The Anthropology of Google+ Part 2
Marshall McLuhan wrote “Rapidly, we approach the final phase of the extensions of man-the technological simulation of consciousness, when the creative process of knowing will be collectively and corporately extended to the whole of human society, much as we have already extended our senses and our nerves by the various media. Whether the extension of consciousness, so long sought by advertisers for specific products, will be “a good thing” is a question that admits of a wide solution. There is little possibility of answering such questions about the extensions of man without considering all of them together. Any extension, whether of skin, hand, or foot, affects the whole psychic and social complex.”
It provides a lot to think about as we sit at the dawn of the ‘social age’. Each day I connect with people across the planet. I’ve been endeavoring to build an international circle which contains one person from every country in the world. Take a moment to consider that. With the touch of a button I can share a thought, an idea, a picture, a video, a song, or if I choose an obscenity with a citizen of every country on the planet.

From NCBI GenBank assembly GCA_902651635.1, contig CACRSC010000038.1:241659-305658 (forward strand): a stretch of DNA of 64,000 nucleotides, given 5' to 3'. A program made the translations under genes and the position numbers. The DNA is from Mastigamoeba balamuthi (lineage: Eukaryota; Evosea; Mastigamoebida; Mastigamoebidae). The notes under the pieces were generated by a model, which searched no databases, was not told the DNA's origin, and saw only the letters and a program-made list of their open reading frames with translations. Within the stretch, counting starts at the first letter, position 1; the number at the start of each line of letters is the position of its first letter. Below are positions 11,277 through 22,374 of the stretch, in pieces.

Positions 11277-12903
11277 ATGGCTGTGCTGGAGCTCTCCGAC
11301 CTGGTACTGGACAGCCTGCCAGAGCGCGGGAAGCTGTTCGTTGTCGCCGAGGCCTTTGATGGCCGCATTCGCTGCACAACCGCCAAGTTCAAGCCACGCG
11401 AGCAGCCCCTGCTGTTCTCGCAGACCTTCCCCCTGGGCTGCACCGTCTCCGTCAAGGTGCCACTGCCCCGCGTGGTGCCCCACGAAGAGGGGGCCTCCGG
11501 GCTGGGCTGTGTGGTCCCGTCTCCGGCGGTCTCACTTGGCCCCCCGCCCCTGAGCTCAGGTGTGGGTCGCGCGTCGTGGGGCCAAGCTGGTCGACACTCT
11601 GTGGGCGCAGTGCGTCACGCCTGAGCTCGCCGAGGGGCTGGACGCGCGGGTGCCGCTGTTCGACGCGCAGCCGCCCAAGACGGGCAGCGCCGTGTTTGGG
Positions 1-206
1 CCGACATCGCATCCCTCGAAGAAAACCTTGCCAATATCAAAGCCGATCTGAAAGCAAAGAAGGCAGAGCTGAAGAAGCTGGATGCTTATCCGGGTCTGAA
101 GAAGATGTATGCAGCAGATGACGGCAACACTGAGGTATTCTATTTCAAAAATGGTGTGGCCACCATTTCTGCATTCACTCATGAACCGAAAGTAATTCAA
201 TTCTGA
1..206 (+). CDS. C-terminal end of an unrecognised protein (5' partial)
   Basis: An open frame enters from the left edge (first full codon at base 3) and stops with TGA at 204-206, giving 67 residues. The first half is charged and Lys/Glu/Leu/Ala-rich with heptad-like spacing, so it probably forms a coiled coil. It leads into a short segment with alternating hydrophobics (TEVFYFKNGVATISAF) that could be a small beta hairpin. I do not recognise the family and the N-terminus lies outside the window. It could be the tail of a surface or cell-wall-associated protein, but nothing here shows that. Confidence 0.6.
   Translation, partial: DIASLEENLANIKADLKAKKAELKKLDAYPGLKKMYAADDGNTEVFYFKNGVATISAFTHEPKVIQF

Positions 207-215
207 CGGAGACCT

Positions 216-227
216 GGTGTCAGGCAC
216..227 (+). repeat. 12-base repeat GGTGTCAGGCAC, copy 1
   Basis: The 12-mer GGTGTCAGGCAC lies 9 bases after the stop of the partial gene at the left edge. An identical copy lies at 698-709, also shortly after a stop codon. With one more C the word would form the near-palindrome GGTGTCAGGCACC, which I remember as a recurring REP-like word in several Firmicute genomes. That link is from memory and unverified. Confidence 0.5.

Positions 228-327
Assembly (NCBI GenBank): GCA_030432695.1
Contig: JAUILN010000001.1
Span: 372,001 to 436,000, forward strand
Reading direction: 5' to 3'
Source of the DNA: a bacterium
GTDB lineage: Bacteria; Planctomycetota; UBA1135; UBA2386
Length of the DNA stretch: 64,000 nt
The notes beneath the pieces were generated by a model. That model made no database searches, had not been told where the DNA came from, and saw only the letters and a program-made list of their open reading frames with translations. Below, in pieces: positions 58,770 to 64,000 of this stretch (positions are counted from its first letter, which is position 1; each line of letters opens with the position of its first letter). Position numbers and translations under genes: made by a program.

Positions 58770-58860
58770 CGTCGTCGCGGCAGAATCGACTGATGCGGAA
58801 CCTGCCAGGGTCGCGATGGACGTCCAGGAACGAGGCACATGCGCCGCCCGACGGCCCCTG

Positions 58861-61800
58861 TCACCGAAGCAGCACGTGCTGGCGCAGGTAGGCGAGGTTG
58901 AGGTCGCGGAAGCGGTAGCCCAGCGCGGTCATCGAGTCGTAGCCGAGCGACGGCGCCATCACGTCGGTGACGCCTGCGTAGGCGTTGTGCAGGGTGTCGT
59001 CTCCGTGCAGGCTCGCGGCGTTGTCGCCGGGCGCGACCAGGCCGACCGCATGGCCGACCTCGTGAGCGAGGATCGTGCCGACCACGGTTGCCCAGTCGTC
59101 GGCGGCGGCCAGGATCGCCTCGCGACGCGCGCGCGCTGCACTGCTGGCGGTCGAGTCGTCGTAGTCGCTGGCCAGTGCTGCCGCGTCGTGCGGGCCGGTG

At no time in history has there ever been this kind of possiblity of connection and so, to go back to McLuhan, one must stop to consider the entirety of the social and psychic complex. This is no small thing. It is no small moment in history.
In From Alien to the Matrix: Reading Science Fiction Film (and let’s be clear about the fact that not too long ago something like Google+ was science fiction) , writer Roz Kaveney states that
“…certain works of art, among them science fiction films, have the capacity to act as triggers for the creative and critical imagination.”
Kaveney goes on to say that fans are able to watch certain films or programs, think about them, and then return back to them with a more complex form of enjoyment. Perhaps this begins to give us a clue as to what has been happening among the beta users of Google+, a sort of visceral collaboration between Googlers and Google+ Users. The creation process no longer restricted by the once insurmountable chasm that stood between developer and user, but instead a new form of collaboration wherein the user has, in a sense, become the developer and the developer has become the user.
There will be more of this sort of thing here at http://gplus.to/vago and you can be sure that I am the one saying it because Google+ has made sure that I am me and for that I feel at ease.